First-time Surfaces attendee and contractor Rob Gee of Property Solutions, based in Bodega Bay, Calif., scoured the show floor on the first day and was able to go back and snatch up the goods he feels will make a difference in his market. “We were seeking products with visuals that have texture and have found what we are looking for.”

Product

As always, Surfaces 2012 gave retailers something to be excited about in terms of product introductions. “I went into Surfaces with the thought laminate is dead, or a dying category,” said Gary Cissel, director of flooring for Nebraska Furniture Mart in Omaha. “When I got to the show, I was pleasantly surprised with the level of innovation I saw in the laminate category. Very impressive—it was good to see.”

Sam Roberts, owner of Roberts’ Carpet & Fine Floors in Houston, saw a multitude of new offerings at Surfaces that got him excited for 2012. “I think the new Stainmaster TruSoft fiber has outstanding potential for the better goods portion of the carpet business. Dixie’s array of those products is extremely handsome. And Gulistan had a new, flecked cut-pile that was on the floor in its booth and in Stainmaster’s as well. I thought the item was a nice take on that look and was very well colored and tailored.”

Marjorie Benson of Friendly Floors in Port Charlotte, Fla., not only was able to see some of the industry’s newest offerings but was also able to make a connection that could lead to better business for her retail store. “I was excited about the [Beaulieu] Bliss products I saw and Couristan has some nice new things. I found a wood flooring company called Urban Floors that I would not have found had I not come here; they are not distributed in my region in Florida, so I’ll be able to buy direct from the manufacturer. In our area, wood floors have gotten more popular.”

In addition to the new products on the show floor, the educational seminars were a hit with attendees. “Every year I take five or so classes,” said Roland Thompson of Kehne’s Carpet One in Frederick, Md. “This year there were so many good topics I took about eight classes and thought each one was excellent. I learned some new things and was reminded of stuff I already knew but needed to apply. The instructors were first class; they knew their topics.”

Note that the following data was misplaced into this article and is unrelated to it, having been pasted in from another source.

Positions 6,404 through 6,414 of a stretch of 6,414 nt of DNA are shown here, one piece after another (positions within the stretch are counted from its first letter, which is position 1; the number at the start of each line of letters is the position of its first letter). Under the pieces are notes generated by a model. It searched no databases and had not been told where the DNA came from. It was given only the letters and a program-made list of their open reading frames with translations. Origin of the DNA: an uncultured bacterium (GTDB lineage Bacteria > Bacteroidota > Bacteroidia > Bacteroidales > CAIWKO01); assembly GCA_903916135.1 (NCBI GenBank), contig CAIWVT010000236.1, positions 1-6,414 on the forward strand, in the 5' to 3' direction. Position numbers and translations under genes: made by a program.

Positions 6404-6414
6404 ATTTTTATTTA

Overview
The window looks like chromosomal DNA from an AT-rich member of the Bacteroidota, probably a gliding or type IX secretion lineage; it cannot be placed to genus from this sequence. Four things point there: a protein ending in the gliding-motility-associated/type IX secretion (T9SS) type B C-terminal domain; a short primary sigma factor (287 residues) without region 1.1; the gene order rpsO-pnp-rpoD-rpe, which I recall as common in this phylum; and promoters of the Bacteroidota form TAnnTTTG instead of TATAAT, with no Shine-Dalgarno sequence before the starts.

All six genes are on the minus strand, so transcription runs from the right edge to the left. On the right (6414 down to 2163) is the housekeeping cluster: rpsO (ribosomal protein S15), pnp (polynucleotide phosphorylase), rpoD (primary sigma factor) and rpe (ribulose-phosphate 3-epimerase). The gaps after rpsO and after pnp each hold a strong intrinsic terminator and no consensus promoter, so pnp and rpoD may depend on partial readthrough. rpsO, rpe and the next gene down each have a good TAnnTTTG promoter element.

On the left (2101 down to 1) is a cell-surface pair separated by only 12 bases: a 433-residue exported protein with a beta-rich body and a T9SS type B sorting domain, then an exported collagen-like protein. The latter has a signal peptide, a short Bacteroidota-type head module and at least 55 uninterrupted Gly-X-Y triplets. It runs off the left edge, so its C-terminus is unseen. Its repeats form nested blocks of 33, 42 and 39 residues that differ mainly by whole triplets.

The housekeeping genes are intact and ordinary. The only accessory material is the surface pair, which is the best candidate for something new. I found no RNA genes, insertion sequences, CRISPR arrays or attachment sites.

Surfaces 2012 also marked debut of the Best of Surfaces competition, the industry’s newest recognition program and one that is certain to become the benchmark for product innovation in the years to come at the premier trade show.

“The Best of Surfaces awards competition was another exciting thing we introduced this year that also furthered our partnership with Floor Covering News,” Cooper said. “It brings value to our exhibitors by allowing them an opportunity to gain recognition for the products and programs they bring to the industry. Surfaces is the most important industry event, and to be able to bestow upon our exhibitors a ‘best of’ award is a very high achievement.”

Cooper added that the Best of Surfaces competition was well received in terms of manufacturer interest. “We will improve upon it going forward, but it will certainly be a mainstay of the show in the years to come.”

Exhibitors step up for 2013

Another good indication of the show’s success was the interest in the 2013 edition, which will be held Jan. 28 to 31 at Mandalay Bay. For the first time, Surfaces had an on-site sales office offering savings to those exhibitors who re-signed prior to the close of Surfaces 2012. According to Cooper, 112 companies took advantage of the savings, and 35% of the space is already sold, with about 4,000 square feet representing companies taking larger spaces. “There are even three or four new exhibitors that took out space for next year based on the activity they saw this year.”

Surfaces will again be offering the product showroom option to exhibitors, something that has proven to be very successful in recent years. Unlike prevailing thought, the showroom option is no less expensive than exhibiting on the showroom floor; in fact, showroom space comes at a 15% premium, Cooper said.

“The product showroom option is working well for both exhibitors and Surfaces,” Cooper said. “Some companies want more of a personalized feel: things not so spread out. The companies that go this route like the ability to have semi-private spaces off the show floor and have more intimacy with their customers.

Alloc and All-Tile, for example, had great shows and have re-signed for next year.”